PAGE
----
On October 19, 2020, the Supreme Court of Georgia issued an Opinion in Johns et al. v. Suzuki Motor Of America, Inc. et al which held that Georgia’s apportionment statute – O.C.G.A.§ 51-12-33(a) – applies to a strict products liability claim under O.C.G.A. § 51-1-11.
In Johns, the plaintiff was seriously injured when the front brake on his Suzuki motorcycle failed suddenly. He later sued the designer and manufacturer of the motorcycle, Suzuki Motor Corporation (SMC) and its wholly-owned subsidiary and American distributor, Suzuki Motor of America Inc. (SMAI), asserting a strict products liability claim based on a design defect, as well as two negligence claims for breach of a continuing duty to warn and negligent recall. The case proceeded to trial and the jury found in favor of Plaintiff on all claims, awarding Plaintiff $10.5 million in compensatory damages. The jury apportioned 49% of the fault to the plaintiff and the remaining 51% to the two defendants (45% to SMC and 6% to SMAI). As a result, the trial court subsequently reduced Plaintiff’s award to $5,355,000.00.
Plaintiff cross-appealed and argued that because their claim was based on strict products liability, the trial court erred in reducing the damages award based on O.C.G.A. § 51-12-33(a). The Court of Appeals affirmed the trial court’s ruling and Plaintiff petitioned for Certiorari with the Supreme Court of Georgia.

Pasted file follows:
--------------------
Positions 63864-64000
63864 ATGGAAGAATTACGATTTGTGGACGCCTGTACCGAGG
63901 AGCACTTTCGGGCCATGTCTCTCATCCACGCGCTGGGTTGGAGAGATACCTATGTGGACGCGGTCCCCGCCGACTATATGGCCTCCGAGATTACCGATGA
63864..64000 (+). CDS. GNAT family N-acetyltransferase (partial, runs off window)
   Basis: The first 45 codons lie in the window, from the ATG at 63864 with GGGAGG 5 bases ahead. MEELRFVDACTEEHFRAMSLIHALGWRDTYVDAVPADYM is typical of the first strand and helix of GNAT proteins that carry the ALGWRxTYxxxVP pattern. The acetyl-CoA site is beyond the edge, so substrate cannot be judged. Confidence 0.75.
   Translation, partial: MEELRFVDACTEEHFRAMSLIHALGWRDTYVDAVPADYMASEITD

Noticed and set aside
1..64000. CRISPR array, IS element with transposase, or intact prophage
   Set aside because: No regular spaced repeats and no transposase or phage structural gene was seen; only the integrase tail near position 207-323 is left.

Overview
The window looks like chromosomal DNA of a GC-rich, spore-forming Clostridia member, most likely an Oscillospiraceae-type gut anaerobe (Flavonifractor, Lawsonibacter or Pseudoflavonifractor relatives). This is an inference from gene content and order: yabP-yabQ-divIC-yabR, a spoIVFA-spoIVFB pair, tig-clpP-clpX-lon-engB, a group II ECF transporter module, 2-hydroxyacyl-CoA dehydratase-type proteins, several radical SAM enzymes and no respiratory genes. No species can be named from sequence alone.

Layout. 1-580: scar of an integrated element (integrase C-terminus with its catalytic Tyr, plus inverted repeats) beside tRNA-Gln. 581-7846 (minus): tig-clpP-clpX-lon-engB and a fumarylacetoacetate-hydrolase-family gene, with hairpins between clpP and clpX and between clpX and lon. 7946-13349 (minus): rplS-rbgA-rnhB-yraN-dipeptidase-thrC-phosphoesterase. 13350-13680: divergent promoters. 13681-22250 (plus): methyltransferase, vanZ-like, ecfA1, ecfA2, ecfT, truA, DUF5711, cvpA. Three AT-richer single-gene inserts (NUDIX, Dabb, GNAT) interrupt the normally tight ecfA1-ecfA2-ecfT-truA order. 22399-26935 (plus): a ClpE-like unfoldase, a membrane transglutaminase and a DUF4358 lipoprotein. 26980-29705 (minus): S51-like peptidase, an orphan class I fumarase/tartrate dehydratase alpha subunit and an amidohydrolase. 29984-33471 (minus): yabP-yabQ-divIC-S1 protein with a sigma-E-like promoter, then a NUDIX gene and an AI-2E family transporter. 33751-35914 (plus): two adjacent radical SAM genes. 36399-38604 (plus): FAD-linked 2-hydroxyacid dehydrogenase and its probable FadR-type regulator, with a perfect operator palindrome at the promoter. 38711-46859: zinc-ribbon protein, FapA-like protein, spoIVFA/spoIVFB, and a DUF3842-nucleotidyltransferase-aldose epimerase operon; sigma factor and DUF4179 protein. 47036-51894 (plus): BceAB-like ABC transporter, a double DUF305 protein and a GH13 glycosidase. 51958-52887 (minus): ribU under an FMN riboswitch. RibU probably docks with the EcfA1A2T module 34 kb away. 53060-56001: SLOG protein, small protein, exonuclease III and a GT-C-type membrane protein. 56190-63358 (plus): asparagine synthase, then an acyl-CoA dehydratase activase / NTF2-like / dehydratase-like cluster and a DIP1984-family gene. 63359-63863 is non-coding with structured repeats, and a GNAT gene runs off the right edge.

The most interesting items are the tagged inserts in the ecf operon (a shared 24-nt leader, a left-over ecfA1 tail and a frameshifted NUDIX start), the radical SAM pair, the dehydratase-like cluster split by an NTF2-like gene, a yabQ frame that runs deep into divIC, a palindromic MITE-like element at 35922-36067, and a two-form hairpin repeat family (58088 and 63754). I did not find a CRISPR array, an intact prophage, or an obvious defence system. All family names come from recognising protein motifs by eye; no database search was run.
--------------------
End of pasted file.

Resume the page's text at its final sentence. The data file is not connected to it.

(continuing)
The Supreme Court unanimously affirmed the trial court and Court of Appeals’ ruling and held that the plain language of the apportionment statute compelled its application to strict products liability cases. In response to Plaintiff’s argument that O.C.G.A. § 51-12-33(a) does not apply because neither that provision nor the preamble to the 2005 act of which it was a part expressly mentions strict products liability, the Court held “it is not necessary for the statute (much less its preamble) to recite “strict products liability” to encompass strict products liability claims like [Plaintiff’s] within its broad, and by all appearances applicable, language.” The Court further declined to create an exception to the apportionment statute for strict products liability claims, as urged by the plaintiff.
This decision represents an important victory for product manufacturers, other businesses, and the defense bar.
For questions regarding this Opinion or Drew Eckl & Farnham’s appellate practice, please contact Elissa Haynes.